“After three weeks I was modal,” the native New Yorker said. “I had a walker and started trying to work through the stress of it. It’s just like a funny experience for somebody who is just like a farmer being able to farm, and with school starting not being able to meet students. It’s been a difficult thing. And for someone who is used to being active, to never being alone, is a lot.”
Greig said she still has a lot of soreness. She doesn’t feel as fit as she used to, which is hard given that farmers have to lift seed and soil. She’s not yet biking, she said, because of her recovery as well as because of the unexpected emotions that arise whenever she makes the trek to work, even in a car. Though the man who hit her turned himself in, he has failed to make his court date, she said.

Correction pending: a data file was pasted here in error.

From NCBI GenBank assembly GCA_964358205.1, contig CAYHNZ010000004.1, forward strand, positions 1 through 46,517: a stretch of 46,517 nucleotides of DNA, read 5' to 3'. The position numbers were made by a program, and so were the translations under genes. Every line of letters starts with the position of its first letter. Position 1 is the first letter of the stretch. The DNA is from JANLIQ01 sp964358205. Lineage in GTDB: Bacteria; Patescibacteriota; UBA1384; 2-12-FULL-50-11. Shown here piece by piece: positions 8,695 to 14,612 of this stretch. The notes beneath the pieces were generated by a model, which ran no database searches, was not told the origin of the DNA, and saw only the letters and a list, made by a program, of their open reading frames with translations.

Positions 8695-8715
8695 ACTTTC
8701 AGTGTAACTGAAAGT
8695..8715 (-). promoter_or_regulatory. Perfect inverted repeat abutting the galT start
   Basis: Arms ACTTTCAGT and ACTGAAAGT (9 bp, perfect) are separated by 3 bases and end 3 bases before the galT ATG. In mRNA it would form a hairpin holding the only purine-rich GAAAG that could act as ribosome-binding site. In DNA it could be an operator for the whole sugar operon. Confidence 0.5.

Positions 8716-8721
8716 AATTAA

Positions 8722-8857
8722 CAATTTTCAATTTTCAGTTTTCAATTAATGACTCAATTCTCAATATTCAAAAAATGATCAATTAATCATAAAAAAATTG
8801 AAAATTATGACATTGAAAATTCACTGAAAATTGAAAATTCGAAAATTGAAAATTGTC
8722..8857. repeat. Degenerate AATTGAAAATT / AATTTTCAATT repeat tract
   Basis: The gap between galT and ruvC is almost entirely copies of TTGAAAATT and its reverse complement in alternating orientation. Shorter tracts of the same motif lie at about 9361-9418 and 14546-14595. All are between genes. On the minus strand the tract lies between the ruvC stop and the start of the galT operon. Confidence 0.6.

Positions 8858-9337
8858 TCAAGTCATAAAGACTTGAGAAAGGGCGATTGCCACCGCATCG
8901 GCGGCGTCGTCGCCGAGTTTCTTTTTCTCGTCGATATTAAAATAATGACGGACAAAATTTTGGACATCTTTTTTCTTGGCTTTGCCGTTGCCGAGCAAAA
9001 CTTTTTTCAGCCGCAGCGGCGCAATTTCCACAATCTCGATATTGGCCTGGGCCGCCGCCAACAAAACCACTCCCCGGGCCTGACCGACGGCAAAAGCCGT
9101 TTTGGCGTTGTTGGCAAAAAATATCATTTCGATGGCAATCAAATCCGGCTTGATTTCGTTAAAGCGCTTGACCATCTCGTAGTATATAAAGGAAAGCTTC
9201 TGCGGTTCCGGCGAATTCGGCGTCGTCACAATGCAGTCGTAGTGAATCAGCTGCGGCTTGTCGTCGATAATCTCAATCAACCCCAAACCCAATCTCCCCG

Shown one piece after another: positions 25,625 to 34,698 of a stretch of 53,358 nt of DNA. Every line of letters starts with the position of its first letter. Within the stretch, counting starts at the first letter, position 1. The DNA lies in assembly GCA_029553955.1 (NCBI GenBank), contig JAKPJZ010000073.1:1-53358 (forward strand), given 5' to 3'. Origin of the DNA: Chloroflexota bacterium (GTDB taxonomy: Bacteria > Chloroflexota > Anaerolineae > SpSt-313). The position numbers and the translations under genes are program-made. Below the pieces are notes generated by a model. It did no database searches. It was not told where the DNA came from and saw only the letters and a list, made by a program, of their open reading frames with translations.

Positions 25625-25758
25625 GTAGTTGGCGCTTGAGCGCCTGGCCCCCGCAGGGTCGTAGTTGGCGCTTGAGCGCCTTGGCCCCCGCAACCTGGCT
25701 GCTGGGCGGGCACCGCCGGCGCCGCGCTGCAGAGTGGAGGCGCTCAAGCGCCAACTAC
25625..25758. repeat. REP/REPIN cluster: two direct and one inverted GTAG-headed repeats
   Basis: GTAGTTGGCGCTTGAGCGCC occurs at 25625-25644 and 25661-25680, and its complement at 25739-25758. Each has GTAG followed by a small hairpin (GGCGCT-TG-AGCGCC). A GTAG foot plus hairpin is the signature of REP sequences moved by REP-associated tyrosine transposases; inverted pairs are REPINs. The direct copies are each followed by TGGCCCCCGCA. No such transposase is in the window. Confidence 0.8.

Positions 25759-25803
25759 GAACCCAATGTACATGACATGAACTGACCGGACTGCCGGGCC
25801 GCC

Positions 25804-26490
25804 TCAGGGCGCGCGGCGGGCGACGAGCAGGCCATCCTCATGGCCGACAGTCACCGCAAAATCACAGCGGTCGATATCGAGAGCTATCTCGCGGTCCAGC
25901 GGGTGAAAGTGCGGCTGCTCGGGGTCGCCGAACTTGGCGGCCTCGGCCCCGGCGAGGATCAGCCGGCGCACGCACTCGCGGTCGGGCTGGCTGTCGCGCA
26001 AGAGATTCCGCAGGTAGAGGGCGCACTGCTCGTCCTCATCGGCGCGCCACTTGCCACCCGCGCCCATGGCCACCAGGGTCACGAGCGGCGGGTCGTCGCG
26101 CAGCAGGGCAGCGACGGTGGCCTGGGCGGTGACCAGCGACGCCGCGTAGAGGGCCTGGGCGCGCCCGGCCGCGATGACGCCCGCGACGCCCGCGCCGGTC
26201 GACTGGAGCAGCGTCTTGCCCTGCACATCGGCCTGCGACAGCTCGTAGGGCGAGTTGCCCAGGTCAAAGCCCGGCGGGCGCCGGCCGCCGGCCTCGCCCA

She said she hopes the ideas that have been offered to make traversing the neighborhood safer will be the good that comes out of it all.
“I’m going to be OK eventually,” she said. “I feel like maybe this is a great way to push forward on some of the ideas that people have had.”
“If this can be a safer place and like a place to connect some communities that are not connected right now, I think that would feel really good for everyone,” Greig added. “I know there’s a lot of work being done around bike lanes, but I feel like it’s a lot more than that. There’s not even a sidewalk. I don’t know how the residents do it around here.”
Tolman said Common Ground needs a solution that keeps all the people in the area safe.
“It feels like getting a corner store in our neighborhood, getting Hill Health Center into our neighborhood, getting the fence down—those all feel like such big moves for West Rock,” he said. “And we want to make sure that our neighbors who live in Rockview and Brookside and Westville Manor feel really welcome here and part of that is providing safe access.”